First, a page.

My favorite thing in the world today is Jeffrey Kleintop’s chart depicting the sheer magnitude of Japan’s stimulus program…
The first round of QE in Japan took place over a four-year period, starting March 2001 and ending December 2004, and grew the monetary base from 66 trillion yen to 112 trillion. The second round came in 2010 and 2011, but the monetary base did not materially expand again until April 2013, when the current program was implemented. With the monetary base at 150 trillion yen, the Bank of Japan (BOJ) announced that it would expand the program aggressively. Now, about a year after it began, it has grown to 222 trillion yen.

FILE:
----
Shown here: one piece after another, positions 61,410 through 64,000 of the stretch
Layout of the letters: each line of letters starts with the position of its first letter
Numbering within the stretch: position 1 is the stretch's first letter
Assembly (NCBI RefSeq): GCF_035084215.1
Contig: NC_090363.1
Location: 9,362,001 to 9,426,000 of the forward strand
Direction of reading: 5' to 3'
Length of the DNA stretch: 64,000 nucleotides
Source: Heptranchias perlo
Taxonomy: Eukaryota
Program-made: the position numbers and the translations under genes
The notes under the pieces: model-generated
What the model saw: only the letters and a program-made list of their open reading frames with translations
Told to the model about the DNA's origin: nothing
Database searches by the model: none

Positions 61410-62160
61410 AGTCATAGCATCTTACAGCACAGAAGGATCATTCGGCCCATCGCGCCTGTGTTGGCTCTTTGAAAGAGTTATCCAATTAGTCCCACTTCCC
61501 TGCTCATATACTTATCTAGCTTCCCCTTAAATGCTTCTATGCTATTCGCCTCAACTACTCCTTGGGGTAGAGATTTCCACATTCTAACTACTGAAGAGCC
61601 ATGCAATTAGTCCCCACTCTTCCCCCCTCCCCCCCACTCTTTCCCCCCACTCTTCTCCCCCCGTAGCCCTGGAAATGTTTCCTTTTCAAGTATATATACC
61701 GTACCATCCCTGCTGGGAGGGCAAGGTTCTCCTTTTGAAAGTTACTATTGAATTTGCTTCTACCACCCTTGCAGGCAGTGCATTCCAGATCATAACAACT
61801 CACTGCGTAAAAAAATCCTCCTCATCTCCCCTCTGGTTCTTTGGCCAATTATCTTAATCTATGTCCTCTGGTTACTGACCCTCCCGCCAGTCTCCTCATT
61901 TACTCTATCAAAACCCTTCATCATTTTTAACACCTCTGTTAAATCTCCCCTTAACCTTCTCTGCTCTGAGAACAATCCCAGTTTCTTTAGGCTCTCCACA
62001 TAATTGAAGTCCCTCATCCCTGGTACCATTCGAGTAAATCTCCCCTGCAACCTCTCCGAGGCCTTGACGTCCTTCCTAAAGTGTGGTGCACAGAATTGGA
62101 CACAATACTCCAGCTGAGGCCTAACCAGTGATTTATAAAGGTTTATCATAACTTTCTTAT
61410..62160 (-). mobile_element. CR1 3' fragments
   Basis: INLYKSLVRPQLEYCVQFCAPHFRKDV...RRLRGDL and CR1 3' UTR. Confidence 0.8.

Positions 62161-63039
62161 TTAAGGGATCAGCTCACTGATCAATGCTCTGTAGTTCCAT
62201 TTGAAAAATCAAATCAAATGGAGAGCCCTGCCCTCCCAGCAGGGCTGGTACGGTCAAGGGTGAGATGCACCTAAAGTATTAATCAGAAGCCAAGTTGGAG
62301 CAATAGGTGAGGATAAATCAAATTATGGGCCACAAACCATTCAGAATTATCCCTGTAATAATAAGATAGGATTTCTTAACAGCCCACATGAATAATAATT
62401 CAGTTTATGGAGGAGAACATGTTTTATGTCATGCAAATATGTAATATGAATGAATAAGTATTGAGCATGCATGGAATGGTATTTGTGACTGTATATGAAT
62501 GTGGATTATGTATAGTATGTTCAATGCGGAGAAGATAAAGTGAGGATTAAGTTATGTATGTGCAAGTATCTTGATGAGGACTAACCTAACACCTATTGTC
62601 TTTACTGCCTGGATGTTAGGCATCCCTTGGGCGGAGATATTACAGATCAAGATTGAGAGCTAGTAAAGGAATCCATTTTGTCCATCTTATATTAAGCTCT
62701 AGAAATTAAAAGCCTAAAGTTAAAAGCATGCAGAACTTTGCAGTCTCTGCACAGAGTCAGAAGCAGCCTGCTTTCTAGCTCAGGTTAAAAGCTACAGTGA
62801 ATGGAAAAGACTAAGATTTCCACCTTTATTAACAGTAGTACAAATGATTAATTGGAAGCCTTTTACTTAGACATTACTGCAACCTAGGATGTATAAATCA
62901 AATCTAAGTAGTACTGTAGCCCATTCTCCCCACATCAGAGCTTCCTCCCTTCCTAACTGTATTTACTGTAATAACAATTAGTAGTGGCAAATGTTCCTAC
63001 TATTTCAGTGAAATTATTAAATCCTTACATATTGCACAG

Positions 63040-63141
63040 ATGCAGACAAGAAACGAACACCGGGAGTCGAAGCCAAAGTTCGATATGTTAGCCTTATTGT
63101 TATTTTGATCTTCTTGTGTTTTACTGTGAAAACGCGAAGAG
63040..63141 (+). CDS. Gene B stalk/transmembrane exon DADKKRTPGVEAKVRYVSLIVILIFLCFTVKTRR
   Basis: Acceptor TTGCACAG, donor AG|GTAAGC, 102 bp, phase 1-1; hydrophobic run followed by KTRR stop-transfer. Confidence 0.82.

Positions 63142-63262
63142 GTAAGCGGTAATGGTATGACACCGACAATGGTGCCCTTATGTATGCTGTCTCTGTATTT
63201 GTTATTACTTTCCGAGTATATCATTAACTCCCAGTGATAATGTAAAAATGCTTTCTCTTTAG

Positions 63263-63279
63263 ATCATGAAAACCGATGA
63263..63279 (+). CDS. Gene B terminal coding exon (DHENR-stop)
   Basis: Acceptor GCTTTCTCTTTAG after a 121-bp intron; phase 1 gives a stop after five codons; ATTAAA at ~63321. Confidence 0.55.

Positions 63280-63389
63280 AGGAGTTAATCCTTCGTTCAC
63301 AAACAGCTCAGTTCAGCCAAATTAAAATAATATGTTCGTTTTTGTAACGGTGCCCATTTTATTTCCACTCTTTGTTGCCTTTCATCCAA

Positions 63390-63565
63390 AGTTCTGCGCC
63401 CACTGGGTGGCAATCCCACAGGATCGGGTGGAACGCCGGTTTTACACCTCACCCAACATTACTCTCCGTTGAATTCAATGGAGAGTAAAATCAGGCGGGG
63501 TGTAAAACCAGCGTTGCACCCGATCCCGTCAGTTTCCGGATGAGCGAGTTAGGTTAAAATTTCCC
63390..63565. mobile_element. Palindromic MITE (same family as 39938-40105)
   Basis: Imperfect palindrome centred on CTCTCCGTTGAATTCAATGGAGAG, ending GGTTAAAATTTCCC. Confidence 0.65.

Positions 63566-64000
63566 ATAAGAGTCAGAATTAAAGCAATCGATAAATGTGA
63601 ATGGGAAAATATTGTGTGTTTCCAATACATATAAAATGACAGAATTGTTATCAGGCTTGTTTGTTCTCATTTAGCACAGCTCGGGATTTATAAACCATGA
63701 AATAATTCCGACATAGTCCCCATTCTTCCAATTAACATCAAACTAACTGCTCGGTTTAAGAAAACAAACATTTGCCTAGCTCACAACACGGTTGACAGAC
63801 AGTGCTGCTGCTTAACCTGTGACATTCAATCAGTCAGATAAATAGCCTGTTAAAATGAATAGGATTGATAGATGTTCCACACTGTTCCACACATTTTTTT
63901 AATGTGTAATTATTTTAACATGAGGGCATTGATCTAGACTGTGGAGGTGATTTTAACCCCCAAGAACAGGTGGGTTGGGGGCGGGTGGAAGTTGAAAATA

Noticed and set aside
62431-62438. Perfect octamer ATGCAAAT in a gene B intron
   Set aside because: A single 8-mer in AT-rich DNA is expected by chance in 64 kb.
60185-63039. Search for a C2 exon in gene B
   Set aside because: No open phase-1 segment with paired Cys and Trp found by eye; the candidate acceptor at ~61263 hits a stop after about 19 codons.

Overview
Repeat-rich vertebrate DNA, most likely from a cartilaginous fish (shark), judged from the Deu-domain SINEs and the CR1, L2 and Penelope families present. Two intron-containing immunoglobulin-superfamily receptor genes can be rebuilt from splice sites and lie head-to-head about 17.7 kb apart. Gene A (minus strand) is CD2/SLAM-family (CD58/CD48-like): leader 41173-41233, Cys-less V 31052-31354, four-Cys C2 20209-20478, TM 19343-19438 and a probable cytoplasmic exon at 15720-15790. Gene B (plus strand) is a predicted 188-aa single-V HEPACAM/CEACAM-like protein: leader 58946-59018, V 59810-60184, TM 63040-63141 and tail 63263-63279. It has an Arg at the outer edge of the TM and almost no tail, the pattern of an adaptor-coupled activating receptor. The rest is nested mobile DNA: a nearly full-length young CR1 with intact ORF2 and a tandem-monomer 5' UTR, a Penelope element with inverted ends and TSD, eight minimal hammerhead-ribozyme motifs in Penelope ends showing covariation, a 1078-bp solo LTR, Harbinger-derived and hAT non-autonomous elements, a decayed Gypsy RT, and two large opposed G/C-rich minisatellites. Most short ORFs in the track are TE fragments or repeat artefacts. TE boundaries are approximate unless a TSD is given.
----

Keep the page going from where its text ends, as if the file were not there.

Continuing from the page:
To put the amount of QE Japan is doing in perspective, we can look at it relative to the United States. The U.S. Federal Reserve has tapered its QE program from $85 a month to $45 billion a month this year, but at the full $85 per month QE was running about $1 trillion per year. While the BOJ’s QE has a dollar equivalent of roughly $70 billion per month, its economy is only about one-third that of the U.S. economy. As a result, Japan’s QE relative to the size of the economy would be the United States equivalent of a staggering $2.2 trillion per year. The same program is targeted to grow the monetary base to 270 trillion yen by the end of 2014.
Japan Going Godzilla Jeffrey Kleintop, Chief Market Strategist for LPL Financial – May 19th 2014